Are you a whistleblower who knows about a skilled nursing facility (SNF)
that is committing fraud? I’m a lawyer who represents whistleblowers,
and I hate fraud just as much as you do!
I find that the whistleblowers who call me know that they are being asked
to do something wrong — like bill more minutes than they actually
spend with a patient — but they may not understand
why the SNF is trying to force them to do something they know isn’t
right. My goal is to help SNF employees understand why and how their bosses
are cheating Medicare so that — together — we can stop it.
In order to grasp how
SNF fraud works, my clients want to understand how billing works in the first place.
When it comes to inpatient services, a SNF bills under Medicare Part A.
To simply the billing process, Medicare does not pay a SNF an individually-calculated
amount for each and every patient. Instead, Medicare has SNFs group their
patients into categories, called Resource Utilization Groups (“RUGs”),
which are based on how much care an individual patient is likely to need.
Medicare pays a set, daily rate for each patient who is classified into
a particular RUG category.
Step 1: The SNF Fills Out a Form Called an “MDS.”
The daily rate that Medicare pays a nursing facility is scaled depending
on what type and amount of rehabilitation the beneficiary needs. When
a patient first enters a SNF, medical professionals at the SNF fill out
a lengthy form called the “Minimum Data Set” or “MDS”.
[T]he MDS 3.0 is a data collection tool that classifies beneficiaries into
groups based on the average resources needed to care for someone with
similar needs. The MDS 3.0 provides a core set of screening, clinical,
and functional status elements, including common definitions and coding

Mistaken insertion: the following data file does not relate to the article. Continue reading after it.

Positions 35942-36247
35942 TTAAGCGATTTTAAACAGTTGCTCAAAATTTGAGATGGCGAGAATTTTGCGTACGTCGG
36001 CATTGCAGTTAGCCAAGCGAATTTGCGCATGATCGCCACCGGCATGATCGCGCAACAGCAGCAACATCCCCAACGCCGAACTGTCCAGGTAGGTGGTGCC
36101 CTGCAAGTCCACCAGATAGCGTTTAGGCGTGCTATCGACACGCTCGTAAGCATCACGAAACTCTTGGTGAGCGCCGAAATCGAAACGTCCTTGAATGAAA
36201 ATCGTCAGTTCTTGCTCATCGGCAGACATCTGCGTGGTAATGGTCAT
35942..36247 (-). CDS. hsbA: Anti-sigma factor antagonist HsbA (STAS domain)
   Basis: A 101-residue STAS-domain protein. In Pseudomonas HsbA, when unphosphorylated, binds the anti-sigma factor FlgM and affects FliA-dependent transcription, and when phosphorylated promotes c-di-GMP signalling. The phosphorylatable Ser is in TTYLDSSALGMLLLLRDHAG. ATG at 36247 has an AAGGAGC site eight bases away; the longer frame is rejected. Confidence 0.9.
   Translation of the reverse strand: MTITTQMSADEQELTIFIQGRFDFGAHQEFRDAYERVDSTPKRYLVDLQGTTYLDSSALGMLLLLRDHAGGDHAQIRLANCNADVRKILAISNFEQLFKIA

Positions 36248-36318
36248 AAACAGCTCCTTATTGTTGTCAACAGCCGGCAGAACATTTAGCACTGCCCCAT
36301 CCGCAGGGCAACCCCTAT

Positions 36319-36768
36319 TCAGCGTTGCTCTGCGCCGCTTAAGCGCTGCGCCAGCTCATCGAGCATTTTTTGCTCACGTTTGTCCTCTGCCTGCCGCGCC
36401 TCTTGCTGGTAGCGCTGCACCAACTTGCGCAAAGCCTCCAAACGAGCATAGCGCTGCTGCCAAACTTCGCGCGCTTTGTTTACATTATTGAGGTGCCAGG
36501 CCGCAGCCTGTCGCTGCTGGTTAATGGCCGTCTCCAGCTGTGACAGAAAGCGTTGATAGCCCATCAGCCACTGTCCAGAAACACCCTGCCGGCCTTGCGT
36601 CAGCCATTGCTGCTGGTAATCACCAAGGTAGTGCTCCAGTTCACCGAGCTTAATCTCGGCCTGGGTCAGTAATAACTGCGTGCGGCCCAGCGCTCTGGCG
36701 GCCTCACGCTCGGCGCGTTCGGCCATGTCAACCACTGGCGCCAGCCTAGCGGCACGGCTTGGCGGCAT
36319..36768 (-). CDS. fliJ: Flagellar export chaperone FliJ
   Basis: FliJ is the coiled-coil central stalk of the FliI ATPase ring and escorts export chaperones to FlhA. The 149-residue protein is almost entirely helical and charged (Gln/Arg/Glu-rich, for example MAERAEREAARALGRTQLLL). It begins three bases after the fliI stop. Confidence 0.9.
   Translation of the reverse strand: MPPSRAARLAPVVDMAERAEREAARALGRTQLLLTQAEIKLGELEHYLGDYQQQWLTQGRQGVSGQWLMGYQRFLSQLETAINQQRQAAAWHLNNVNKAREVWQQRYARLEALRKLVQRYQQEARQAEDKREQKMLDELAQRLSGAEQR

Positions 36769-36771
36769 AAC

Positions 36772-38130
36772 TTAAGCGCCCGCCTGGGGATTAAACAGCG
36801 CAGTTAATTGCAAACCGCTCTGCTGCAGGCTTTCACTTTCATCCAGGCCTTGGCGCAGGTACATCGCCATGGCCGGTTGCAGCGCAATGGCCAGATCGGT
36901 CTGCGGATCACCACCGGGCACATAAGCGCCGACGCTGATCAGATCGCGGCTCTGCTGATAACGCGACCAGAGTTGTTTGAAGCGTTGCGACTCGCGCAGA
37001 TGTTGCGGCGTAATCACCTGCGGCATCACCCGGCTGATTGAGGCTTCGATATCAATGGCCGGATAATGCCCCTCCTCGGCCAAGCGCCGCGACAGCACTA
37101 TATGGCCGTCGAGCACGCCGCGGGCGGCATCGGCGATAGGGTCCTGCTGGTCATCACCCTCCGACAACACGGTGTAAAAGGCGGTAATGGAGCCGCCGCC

categories. It standardizes communication about resident problems and
Skilled Nursing Facility (SNF) Billing Reference, HHS CMS, ICN 006846 (Nov. 2015). That document is the basis for how a
SNF is going to charge for the patient.
Step 2: Based on the MDS, the Patient is Assigned a RUG Category and Subcategory.
Based on the data gathered in the MDS, the patients are classified into
one of eight major “RUG” categories: “The MDS contains
items that reflect the acuity level of the resident, including diagnoses,
treatments, and an evaluation of the resident’s functional status.
The MDS is used as a data collection tool to classify Medicare residents
into RUGs (Resource Utilization Groups).” Long-Term Care Facility
Resident Assessment Instrument 3.0 User’s Manual, DHS CMS, version
1.13 at page 1-7 (Oct. 2015).
Patients then are further classified into subcategories under each of the
major RUG categories. On October 1, 2010, CMS implemented “RUG-IV”,
which has 66 different subcategories.
Step 3: How SNFs Inject Fraud
When a skilled nursing facility moves a patient from one category to another,
it can generate hundreds more dollars of revenue
per patient, per billing period. SNFs sometimes pressure their employees to do things that are designed
to add just the amount of time needed to shift the payment into a higher category.
If you are dealing with a SNF that is trying to defraud the government,
contact me today — we may be able to stop the fraud!